Each week in our newsletter we highlight a favourite free or low-cost app/tool/resource/piece of software and give a brief rundown of how you might use it in the classroom. Every month or so we round them up here on the blog. We’d love to hear what you think about them if you give them a go, and any others you’d like to share – leave a comment in the box below. Catch up with all the tools in Give it a try, part 1.
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Make and share 3D worlds
CoSpaces Edu is an online platform where you can create 3D virtual worlds and share them to mobile VR so students can experience a world that they have created themselves. The new basic package is free and allows logins for one class.
A camera calculator
Use the rather cool Photomath app to photograph a maths problem with your ipad or phone and promptly get the solution. Most importantly, it will also show you the working, which is useful for when pupils are stuck and want to see how they could have solved the problem – but don’t forget to encourage perseverance first and only use as a last resort!
We discovered Nearpod at BETT. It’s a very versatile app that allows you to make more meaningful use of your devices in the classroom. It works well on iPads but is completely cross-platform and will also work in a browser or other tablets. It lets the teacher present to pupils’ devices instead of the board and share a range of exciting content with them including a bank of virtual reality scenes. It will also enable you to assess pupils.
We also noticed at BETT that the beautifully crafted content from the well-established Tinybop series of apps is now available to those without devices through their new online content portal. If you haven’t see the apps or the breadth of coverage, take a glance, as one or more might just be a perfect match for one of those hard to resource topics (ages 4 upwards).
We like the look of this Tinybop app exploring homes in different locations around the world. Children can use the app to observe and interact with different animated living spaces in Mongolia, Yemen, Guatemala and New York.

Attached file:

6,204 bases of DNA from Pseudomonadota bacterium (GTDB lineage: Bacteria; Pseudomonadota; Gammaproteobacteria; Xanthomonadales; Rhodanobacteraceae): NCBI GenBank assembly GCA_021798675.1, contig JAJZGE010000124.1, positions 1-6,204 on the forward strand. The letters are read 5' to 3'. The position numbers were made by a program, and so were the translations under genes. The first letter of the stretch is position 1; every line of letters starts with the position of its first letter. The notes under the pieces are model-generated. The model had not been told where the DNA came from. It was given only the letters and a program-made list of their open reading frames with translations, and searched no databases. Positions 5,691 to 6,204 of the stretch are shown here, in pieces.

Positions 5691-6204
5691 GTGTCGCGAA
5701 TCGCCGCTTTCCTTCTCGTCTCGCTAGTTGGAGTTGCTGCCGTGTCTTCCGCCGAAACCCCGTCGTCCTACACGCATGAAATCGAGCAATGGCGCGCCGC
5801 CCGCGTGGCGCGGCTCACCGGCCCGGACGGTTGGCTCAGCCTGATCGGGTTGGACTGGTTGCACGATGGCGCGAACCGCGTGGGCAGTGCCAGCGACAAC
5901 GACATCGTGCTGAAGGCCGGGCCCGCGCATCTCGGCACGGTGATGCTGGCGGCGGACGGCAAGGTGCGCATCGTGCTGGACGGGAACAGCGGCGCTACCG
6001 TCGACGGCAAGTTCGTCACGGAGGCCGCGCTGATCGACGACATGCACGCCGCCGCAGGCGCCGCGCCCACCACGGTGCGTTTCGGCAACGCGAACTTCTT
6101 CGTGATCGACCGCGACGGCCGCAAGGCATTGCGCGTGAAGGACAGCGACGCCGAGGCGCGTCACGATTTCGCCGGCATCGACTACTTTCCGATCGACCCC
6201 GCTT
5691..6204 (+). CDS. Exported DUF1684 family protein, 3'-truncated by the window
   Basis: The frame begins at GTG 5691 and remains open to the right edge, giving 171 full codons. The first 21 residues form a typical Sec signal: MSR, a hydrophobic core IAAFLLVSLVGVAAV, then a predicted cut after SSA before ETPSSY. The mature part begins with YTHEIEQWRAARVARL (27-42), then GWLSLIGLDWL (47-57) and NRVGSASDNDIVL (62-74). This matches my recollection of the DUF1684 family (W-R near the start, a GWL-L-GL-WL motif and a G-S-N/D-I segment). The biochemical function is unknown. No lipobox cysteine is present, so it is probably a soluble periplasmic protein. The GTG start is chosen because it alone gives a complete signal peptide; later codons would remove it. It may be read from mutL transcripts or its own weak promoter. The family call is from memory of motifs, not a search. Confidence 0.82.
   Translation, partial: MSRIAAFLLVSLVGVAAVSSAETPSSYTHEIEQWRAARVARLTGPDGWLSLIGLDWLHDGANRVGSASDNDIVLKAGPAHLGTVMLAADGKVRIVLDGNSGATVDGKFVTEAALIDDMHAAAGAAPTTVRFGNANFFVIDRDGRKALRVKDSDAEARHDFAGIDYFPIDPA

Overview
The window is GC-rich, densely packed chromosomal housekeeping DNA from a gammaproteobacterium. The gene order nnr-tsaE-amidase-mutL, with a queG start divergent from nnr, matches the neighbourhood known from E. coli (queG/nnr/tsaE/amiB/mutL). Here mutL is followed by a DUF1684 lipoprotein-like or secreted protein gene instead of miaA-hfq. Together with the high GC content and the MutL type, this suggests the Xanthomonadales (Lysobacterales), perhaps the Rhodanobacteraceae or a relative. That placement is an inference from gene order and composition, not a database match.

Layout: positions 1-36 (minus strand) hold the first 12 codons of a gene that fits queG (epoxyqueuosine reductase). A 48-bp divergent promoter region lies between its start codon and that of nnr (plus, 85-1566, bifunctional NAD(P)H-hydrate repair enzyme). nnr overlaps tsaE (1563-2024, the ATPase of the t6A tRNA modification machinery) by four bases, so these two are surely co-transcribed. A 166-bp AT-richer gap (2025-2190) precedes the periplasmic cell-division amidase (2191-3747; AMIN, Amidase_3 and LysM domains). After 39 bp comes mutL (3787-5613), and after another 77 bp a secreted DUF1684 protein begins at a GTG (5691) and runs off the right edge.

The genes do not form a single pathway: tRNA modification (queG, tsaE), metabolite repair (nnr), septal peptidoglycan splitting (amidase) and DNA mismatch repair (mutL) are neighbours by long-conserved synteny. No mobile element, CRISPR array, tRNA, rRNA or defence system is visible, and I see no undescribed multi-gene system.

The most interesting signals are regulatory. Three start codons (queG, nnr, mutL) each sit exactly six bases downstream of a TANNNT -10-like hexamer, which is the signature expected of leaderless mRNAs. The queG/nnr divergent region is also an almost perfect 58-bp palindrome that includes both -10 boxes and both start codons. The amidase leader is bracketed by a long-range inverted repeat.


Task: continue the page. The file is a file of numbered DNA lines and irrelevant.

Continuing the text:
Many schools are familiar with a range of controllable robots – some small, some larger, some very simple and some quite complex and sophisticated. We are currently checking out the possibilities offered by a fairly recent arrival on the scene, the Edison.
While very small, it has an interesting range of features. Raspberry Pi style, many of its electronics are visible under a clear plastic lid. These include sound and light sensors and it has the built-in capacity to be programmed via a barcode, perhaps for initial exploration, as well as through an online portal (similar to Scratch) with a range of languages – it can even interface with a range of TV remotes. It has two small wheels, and Lego bricks can be attached. One to watch!
Civilisations AR app
With BBC Two’s much heralded new series Civilisations starting tonight, why not try out the augmented reality app created to accompany the programme? Released on both iOS and Android, it allows users to view and explore artefacts virtually – for example, looking at a mummy inside a sarcophagus. You can also “rub” through layers of history to revive a faded sculpture to what it would have looked like when it was first made.
Duck Duck Go
With concerns about privacy, tracking and sponsorship, people are moving away from Google search and using Duck Duck Go as their preferred search engine. Showing pupils that there is more than one search engine available is an essential part of digital literacy learning.
We came across helloruby.com through Miles Berry at Roehampton University. Linda Liukas is a Finnish programmer, illustrator and storyteller who has created beautiful resources to support children to learn about computational thinking and programming. We recommend checking out the whole site and resources – it’s a delight.
2Race for maths
Purple Mash from 2Simple has just released some great new features. Its new 2Race game supports maths – the faster you answer the questions, the faster you race – and a whole class or selected pupils can participate. It is configurable in a variety of ways, covering different types of maths questions, there are some ready made examples to try out or use without fuss, and scores are captured and available to the teacher to review and export if needed. It’s not just racing cars either, there are snail, mermaid and rocket options too.
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